Just use it as a head start starting point and make it your own. Eventually you will probably end up with your own version that is set up best for your workflow. Then anytime you think of anything to add/subtract, just modify your custom version of Responsive Base. :)

      • Jill
        | Permalink

        Great. Thanks for clarifying. I’m nervous, but I’m diving in…

  20. Hi,

    I just ran a couple of WordPress updates (I think it was Jetpack and Akismet), and now none of my custom CSS seems to be working. Any thoughts?

    • I emailed Alex back, this issue turned out to be the plugin WP JetPack Custom CSS featured got turned off, this is where the theme modifications were. Enabling the Custom CSS module brought the styling back, just to add info, JetPack saves this Custom CSS in the database, so it really isn’t ever lost which is just good to know. :)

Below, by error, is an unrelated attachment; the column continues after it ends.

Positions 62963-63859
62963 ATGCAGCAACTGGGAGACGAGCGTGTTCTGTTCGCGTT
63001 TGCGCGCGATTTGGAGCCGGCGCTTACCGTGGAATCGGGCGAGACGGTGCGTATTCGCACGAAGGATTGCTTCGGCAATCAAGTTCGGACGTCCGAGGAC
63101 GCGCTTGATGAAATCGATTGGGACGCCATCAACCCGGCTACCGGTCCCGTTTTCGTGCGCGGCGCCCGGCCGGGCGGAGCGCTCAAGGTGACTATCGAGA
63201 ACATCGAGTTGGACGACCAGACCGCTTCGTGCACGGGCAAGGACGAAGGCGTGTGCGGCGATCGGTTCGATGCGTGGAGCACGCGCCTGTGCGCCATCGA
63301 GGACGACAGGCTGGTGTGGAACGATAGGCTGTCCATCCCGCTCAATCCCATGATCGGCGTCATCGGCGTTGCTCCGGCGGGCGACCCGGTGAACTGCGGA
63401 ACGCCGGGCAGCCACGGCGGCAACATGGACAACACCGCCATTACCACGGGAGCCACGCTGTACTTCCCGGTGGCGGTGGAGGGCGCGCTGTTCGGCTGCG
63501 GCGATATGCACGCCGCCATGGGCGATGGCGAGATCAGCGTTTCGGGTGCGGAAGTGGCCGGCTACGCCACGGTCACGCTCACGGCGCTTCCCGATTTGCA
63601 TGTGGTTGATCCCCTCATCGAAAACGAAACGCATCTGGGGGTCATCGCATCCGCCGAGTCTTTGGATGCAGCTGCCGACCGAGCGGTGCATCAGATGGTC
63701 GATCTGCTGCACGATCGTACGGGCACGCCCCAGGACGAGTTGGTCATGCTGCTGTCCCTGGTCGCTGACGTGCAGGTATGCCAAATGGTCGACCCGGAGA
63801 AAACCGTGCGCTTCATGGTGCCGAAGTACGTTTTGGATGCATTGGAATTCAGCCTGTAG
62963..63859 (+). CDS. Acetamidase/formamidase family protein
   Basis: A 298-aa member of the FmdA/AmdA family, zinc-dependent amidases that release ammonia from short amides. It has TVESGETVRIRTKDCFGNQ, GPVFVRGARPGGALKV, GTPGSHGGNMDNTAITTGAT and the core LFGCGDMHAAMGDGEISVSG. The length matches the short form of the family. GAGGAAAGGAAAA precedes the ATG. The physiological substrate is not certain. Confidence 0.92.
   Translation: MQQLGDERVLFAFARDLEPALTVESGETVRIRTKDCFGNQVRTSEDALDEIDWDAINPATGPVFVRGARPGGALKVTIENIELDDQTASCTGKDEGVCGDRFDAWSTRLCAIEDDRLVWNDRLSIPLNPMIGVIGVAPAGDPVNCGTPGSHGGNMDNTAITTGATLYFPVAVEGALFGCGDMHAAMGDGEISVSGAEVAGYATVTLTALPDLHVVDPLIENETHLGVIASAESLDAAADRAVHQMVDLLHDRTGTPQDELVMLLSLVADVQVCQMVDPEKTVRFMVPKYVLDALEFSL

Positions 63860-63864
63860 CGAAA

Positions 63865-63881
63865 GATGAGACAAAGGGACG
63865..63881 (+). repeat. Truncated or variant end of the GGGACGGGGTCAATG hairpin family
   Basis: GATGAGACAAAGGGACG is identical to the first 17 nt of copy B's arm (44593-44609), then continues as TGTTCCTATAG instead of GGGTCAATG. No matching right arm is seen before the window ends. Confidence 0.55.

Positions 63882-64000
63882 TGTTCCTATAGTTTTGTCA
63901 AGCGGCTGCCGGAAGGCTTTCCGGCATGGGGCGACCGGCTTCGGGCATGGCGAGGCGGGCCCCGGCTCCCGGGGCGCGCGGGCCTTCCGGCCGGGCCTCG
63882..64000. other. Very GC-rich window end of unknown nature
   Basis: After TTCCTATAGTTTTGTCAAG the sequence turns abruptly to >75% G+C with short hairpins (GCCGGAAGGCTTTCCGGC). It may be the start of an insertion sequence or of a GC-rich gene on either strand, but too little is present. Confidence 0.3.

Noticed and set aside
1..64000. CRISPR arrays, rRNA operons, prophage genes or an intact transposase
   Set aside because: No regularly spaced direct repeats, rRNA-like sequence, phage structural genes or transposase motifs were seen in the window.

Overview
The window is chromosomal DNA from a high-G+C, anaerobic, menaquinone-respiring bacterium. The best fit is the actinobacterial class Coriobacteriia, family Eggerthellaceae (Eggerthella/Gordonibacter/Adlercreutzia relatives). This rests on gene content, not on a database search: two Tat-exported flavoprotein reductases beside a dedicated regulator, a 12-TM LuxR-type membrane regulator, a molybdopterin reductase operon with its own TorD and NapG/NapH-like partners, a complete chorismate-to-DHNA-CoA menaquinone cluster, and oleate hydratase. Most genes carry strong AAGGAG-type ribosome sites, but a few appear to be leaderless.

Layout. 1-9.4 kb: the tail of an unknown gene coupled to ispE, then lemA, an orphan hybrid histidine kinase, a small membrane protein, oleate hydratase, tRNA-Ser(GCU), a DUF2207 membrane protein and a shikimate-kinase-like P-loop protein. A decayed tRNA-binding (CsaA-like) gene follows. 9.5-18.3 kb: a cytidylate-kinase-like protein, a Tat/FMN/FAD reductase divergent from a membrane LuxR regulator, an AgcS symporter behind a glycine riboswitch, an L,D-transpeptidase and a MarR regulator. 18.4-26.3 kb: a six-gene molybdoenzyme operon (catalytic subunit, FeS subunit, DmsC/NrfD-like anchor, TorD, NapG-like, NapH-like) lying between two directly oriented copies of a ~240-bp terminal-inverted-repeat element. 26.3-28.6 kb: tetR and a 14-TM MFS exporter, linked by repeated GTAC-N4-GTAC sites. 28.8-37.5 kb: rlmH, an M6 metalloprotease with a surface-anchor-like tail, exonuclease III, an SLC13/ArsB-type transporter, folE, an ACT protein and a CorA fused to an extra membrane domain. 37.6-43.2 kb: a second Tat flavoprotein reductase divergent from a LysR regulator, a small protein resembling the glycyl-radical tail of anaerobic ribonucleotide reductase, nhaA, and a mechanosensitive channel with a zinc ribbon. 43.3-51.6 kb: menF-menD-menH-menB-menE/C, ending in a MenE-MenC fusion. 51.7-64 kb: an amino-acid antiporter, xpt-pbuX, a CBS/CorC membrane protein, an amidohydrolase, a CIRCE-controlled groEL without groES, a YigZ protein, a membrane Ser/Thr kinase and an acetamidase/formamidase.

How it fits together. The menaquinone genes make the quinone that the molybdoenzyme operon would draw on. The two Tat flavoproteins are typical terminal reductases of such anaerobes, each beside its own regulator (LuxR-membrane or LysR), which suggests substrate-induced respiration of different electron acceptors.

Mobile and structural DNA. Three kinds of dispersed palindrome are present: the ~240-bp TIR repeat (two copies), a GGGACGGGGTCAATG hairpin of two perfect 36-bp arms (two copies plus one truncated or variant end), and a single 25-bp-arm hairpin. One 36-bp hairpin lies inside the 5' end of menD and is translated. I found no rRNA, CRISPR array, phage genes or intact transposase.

• Thanks Scott – an awesome theme AND great support!

  21. Denise
    | Permalink

    Hi Scott,

    Thanks for the awesome theme. I have what is probably a really dumb question, but I don’t seem to be able to find the answer to it. I’m trying to get the wp dropdown menu’s to work. I’ve tried commenting out the lines that remove superfish, and more and don’t know how to get them back? I’m using a nice script for responsive menu for smaller screens, but really would like to just have plain old dropdowns for normal sized screens.
    This is the site I’m working on:
    http://shaktidances.com

    I’m new to Thematic, having abandoned Thesis recently and making my way through it – although I’m not really a programmer, I can usually manage to hack my way through things most of the time.